The current research project dubbed aIR-Jumper, leverage on a malicious code that must be installed on the target computers which enables the attackers to control it with security surveillance cameras/software, or on a computer in the same network with the camera.

“In this paper, we show how attackers can use surveillance cameras and infrared light to establish bi-directional covert communication between the internal networks of organizations and remote attackers. We present two scenarios: exfiltration (leaking data out of the network) and infiltration (sending data into the network). ” reads the paper published by the team and titled “aIR-Jumper: Covert Air-Gap Exfiltration/Infiltration via Security Cameras & Infrared (IR)

The malicious code is able to steal data from an infected system and then convert it into a sequence of ones and zeros that is then transmitted by making the device’s infrared LEDs blinking.

“By blinking the IR LEDs an attacker can leak sensitive data stored on the device, such as credentials
and cryptographic keys, at a speed of 15 bit/sec. However, in their method the attacker must find a way to insert the compromised hardware into the organization. In contrast, our method uses the IR LEDs that already exist in surveillance and security cameras and doesn’t require special or malicious
hardware.” continues the paper.

On the other end, an attacker sitting in the range of the security camera’s infrared LED will be able to receive the blinking and use an application developed by the ream to reconstructs stream of data sent through the led blinking.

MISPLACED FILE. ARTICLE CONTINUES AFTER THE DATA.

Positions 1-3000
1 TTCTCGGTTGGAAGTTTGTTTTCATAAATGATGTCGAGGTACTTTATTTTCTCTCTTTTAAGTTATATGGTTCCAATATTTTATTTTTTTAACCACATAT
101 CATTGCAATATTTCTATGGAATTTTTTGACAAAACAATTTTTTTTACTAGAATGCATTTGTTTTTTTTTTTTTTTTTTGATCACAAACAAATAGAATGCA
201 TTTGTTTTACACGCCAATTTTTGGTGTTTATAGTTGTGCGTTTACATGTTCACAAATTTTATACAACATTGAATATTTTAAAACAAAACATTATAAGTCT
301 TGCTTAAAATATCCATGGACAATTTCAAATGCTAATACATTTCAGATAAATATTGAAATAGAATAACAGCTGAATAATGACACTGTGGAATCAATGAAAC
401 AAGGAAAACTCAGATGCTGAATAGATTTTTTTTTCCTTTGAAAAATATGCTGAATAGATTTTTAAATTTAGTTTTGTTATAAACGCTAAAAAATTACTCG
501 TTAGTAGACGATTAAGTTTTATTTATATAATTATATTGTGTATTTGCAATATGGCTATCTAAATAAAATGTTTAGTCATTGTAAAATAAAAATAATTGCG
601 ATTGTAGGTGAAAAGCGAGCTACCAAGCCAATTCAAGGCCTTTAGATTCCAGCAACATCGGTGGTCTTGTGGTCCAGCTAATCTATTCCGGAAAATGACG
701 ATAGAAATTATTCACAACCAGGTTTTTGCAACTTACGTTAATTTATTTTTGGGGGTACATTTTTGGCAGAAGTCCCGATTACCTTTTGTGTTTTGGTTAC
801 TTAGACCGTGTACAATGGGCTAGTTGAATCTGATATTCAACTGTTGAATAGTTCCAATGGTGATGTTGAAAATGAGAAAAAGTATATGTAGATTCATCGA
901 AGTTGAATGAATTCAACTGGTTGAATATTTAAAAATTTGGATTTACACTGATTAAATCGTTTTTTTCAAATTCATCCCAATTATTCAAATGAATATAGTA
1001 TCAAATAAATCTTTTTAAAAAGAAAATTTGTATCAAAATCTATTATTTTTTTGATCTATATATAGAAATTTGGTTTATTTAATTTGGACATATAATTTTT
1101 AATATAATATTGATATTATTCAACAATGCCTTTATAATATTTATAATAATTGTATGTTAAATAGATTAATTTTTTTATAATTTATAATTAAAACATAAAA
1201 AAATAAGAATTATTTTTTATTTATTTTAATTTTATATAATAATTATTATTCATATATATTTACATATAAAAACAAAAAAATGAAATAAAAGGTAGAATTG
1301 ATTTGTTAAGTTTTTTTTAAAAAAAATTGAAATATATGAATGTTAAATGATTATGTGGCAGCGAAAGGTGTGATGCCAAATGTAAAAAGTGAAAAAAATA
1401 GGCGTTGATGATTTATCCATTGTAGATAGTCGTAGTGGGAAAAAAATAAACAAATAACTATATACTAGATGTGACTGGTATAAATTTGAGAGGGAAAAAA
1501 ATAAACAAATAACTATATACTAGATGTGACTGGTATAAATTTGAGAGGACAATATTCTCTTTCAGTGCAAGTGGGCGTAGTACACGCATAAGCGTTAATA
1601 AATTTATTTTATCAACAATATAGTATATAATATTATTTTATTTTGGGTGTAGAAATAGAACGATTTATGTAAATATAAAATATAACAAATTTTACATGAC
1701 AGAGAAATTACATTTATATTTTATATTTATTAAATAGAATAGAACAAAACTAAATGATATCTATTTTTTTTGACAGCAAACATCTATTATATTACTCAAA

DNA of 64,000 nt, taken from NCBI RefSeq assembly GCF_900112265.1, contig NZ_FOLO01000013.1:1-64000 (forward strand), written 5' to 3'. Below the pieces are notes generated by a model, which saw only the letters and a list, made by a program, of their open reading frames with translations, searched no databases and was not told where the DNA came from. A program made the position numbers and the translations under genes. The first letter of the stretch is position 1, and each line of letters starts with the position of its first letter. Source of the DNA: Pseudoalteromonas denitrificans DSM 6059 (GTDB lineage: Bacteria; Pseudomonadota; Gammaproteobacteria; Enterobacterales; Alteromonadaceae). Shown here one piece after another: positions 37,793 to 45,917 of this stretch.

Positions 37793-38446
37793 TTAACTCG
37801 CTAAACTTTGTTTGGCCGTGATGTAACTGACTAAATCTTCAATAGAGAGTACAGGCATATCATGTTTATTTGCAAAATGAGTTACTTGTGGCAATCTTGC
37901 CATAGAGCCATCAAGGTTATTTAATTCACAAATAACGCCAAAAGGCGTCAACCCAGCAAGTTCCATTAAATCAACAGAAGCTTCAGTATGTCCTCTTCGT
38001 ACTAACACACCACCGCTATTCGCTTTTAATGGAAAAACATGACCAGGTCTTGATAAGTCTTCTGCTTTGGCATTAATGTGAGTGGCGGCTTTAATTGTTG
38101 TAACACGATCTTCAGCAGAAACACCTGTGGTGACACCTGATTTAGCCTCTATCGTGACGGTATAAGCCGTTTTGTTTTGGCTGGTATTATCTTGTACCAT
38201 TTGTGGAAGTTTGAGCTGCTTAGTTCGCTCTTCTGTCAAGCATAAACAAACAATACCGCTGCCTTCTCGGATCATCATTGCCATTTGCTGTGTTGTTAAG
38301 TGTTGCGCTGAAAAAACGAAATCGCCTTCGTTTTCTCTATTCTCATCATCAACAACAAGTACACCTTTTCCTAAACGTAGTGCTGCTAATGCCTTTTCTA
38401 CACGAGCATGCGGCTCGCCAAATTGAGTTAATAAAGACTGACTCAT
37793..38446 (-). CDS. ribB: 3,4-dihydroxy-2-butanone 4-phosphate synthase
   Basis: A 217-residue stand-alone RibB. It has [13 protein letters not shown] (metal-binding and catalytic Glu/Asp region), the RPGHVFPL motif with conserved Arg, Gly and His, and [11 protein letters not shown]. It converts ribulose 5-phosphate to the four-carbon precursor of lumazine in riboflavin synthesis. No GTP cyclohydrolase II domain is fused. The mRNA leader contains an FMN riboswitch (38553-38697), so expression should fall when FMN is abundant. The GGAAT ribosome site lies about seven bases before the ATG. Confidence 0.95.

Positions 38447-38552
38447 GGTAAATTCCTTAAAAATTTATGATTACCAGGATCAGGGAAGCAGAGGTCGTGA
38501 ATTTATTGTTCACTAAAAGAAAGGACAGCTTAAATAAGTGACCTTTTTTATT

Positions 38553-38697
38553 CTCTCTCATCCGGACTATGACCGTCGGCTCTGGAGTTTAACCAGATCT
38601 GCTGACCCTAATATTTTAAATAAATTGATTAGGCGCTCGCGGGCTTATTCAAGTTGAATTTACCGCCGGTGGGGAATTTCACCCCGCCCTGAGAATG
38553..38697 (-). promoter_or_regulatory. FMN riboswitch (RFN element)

The researchers also demonstrated that an attacker can use an infrared LED to send new commands to a security camera inside an infected network. The malicious code developed by the experts analyzes the camera’s video feed, detect infrared LED transmissions and convert the incoming blinks into new commands.

The expert implemented a malware prototype and evaluated it with different models of cameras and discussed preventive and defensive countermeasures.

“Our evaluation shows that an attacker can use IR and surveillance cameras to communicate over the air-gap to a distance of tens to hundreds of meters away. We demonstrate how data can be leaked from the network at a bit rate of 20 bit/sec (per camera) and be delivered to the network at bit rate of more than 100 bit/sec (per camera).” states the paper.